In a city famous for its architectural splendors, the fabled 1950s-era streetscape is getting a necessary $20 million renovation that may well pave the way for its establishments to register a greater future. Heading into the holiday retail season, however, local retailers acknowledge it has to date been a painful process.
“It has been a long and difficult pregnancy,” says Elena Linares, owner of RazzleDazzle Barbershop, located on the shopping stretch. “That's what I call the redevelopment project on Miracle Mile.”
In the same way that South Florida restaurant and retail hotspots such as Ocean Drive and Lincoln Road Mall in Miami Beach, South Miami’s Sunset Drive and Worth Avenue in Palm Beach have already been there and done that, Coral Gable planners and businesses are hoping to bring some miracle back to their beloved-but-somewhat-bedraggled business district.
Originally slated for an October or November completion, the Miracle Mile project is running late. Personnel changes, drainage and utility issues were among the unforeseen challenges partly responsible for delaying the work, according to Donald Clinton of Cooper Robertson, the New York City–based design firm spearheading the makeover.
Of the eight one-block segments that make up the project — four on the thoroughfare’s north side and four on the south — six are finished or nearly so, with a seventh projected for completion by Christmas, Clinton says.
Despite the setbacks, “The goal [is to complete] it by the end of the year, though we might have some punch list items that go into January,” Clinton says. When finished, Clinton says, the work will have "a transforming effect.”
With much of the south side of the street complete, Miracle Mile visitors are getting a glimpse of the new look and feel of the project. The now-spacious pedestrian walkways boast Brazilian quartzite pavers in blue, white and gray that are arranged to suggest “the cloud-and-blue-sky pattern you get over Miami,” Clinton says.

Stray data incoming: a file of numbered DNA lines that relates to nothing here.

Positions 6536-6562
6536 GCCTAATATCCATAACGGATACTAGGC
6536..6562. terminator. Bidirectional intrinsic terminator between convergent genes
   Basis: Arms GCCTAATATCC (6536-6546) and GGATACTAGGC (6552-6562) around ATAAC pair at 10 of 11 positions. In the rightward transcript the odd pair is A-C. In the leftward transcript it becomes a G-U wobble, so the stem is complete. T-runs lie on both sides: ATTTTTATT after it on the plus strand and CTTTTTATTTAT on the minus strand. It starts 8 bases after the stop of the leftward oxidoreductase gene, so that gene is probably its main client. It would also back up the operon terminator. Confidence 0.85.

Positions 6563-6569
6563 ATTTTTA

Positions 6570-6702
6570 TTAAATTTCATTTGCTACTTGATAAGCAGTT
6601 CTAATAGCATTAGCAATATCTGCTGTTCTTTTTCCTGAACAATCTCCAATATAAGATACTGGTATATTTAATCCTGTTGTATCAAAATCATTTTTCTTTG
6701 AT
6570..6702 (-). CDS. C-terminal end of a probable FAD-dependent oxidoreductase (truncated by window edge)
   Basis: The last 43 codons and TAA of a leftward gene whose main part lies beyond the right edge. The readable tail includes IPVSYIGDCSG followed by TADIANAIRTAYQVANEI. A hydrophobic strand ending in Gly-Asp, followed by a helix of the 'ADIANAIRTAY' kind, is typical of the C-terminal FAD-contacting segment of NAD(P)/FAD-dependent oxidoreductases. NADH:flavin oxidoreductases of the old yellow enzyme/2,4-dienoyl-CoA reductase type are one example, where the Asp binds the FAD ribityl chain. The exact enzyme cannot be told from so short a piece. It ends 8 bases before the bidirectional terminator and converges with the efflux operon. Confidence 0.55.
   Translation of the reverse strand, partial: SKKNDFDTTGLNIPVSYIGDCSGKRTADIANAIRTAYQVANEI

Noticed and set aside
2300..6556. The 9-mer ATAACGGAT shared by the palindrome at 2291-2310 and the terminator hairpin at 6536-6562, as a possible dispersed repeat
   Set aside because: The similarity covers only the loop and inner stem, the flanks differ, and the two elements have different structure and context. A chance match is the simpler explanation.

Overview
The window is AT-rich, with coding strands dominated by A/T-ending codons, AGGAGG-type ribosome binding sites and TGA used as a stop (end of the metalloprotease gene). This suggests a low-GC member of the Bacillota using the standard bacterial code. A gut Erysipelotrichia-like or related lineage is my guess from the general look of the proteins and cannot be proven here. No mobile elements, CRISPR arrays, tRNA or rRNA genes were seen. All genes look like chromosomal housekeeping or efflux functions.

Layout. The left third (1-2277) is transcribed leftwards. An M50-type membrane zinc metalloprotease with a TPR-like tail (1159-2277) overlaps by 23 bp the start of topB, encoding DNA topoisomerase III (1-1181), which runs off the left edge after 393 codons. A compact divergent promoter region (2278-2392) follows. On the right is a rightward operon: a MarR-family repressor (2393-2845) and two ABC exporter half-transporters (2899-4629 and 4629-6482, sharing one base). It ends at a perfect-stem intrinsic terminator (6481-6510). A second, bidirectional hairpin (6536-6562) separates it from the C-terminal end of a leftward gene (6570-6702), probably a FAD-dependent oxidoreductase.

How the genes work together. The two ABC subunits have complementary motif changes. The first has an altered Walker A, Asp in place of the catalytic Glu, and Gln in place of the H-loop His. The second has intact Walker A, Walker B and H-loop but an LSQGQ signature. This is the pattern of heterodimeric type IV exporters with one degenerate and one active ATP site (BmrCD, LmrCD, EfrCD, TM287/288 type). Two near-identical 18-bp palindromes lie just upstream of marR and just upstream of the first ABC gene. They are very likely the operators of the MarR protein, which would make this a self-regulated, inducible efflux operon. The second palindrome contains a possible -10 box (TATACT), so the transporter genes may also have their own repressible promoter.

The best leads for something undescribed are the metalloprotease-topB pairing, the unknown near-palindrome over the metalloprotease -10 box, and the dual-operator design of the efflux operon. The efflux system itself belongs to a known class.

Still, there’s no denying the construction itself is giving some local shops a different kind of blues. Wider sidewalks for greater foot traffic and outdoor seating are an attractive outcome of the work, but it’s a mess to contend with in the meantime.
“Business has suffered,” says Abraham Abadi of Alegria’s Brides. The already limited parking has disappeared. Trucks and dirt are everywhere. It’s a hassle for customers to get in and out of the stores, Abadi says, noting many have shuttered their doors.
And though he’s hopeful that things will turn around, saying, “The future looks good, ” Abadi is blunt in his assessment of business since June last year when the work started and of the prospects for the 2017 holiday season: “The past? Terrible. The present? No good.”
Linares agrees. “It's been long overdue but very hard for small businesses. So sad that many did not survive. My sales have dropped 50 to 60 percent.”
With her shop already festively decked out with boughs of holly and much, much more, Linares is offering special gold and silver VIP packages, as well as gift cards and gift baskets in hopes of pulling in more business between now and year-end.
Some retailers, waiting for the dust to settle, have already put out “coming soon” signs. Clinton says he’s hearing that leasing inquiries are up.
“I take that as a positive sign,” he says.
And Linares is resolute. “I am so looking forward to the new birth of Miracle Mile,” she says.
For his part, Abadi says that through it all, the Miracle Mile has been good to him, and he feels optimistic about the new year ahead.
“We have been in business for 36 years, so if we have one bad year, it’s OK,” he says. “We just hope to have 36 more good years after this.”